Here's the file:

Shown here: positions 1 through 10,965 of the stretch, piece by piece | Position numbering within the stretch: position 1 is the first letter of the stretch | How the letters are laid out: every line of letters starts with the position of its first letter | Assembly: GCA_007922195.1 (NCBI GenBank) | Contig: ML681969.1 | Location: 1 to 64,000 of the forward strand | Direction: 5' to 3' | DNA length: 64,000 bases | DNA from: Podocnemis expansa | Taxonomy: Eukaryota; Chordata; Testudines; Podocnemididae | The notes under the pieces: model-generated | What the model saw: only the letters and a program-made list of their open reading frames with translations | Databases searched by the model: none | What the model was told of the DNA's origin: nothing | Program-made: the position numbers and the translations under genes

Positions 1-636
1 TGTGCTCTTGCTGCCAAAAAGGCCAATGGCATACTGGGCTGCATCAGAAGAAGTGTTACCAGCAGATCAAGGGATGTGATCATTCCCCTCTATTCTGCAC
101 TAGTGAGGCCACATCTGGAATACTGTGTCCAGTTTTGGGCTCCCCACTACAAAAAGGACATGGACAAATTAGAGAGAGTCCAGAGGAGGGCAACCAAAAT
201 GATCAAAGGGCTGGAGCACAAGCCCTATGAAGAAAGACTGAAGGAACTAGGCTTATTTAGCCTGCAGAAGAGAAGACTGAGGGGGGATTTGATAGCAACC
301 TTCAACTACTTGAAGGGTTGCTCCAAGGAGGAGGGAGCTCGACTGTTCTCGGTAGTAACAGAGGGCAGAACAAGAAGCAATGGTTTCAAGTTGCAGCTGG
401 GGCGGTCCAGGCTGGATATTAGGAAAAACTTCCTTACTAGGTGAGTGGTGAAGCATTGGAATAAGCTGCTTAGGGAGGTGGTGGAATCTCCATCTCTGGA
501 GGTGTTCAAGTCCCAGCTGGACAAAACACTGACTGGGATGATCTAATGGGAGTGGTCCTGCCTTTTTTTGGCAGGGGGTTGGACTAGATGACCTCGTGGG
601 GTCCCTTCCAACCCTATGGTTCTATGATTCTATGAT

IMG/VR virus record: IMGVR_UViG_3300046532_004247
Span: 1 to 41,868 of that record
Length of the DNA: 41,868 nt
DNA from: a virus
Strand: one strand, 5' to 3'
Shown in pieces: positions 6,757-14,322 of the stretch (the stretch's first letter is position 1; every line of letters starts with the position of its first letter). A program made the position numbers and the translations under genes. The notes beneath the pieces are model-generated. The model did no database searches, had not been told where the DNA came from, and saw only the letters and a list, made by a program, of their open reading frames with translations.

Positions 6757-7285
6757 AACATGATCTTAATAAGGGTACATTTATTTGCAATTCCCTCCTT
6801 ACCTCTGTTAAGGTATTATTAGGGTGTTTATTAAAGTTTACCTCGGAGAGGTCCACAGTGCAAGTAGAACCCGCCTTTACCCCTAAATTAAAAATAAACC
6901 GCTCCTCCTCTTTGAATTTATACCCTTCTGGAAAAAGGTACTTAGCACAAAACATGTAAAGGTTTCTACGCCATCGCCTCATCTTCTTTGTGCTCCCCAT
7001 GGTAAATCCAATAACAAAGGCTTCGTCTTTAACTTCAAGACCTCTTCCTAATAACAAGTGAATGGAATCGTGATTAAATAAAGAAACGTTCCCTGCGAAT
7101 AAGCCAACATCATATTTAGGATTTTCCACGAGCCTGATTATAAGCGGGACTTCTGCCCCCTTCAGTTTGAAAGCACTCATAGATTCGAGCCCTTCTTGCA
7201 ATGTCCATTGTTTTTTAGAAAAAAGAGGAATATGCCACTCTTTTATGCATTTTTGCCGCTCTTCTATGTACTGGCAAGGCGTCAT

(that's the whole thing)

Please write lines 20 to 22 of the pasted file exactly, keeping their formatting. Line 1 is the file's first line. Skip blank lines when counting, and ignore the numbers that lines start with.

7001 GGTAAATCCAATAACAAAGGCTTCGTCTTTAACTTCAAGACCTCTTCCTAATAACAAGTGAATGGAATCGTGATTAAATAAAGAAACGTTCCCTGCGAAT
7101 AAGCCAACATCATATTTAGGATTTTCCACGAGCCTGATTATAAGCGGGACTTCTGCCCCCTTCAGTTTGAAAGCACTCATAGATTCGAGCCCTTCTTGCA
7201 ATGTCCATTGTTTTTTAGAAAAAAGAGGAATATGCCACTCTTTTATGCATTTTTGCCGCTCTTCTATGTACTGGCAAGGCGTCAT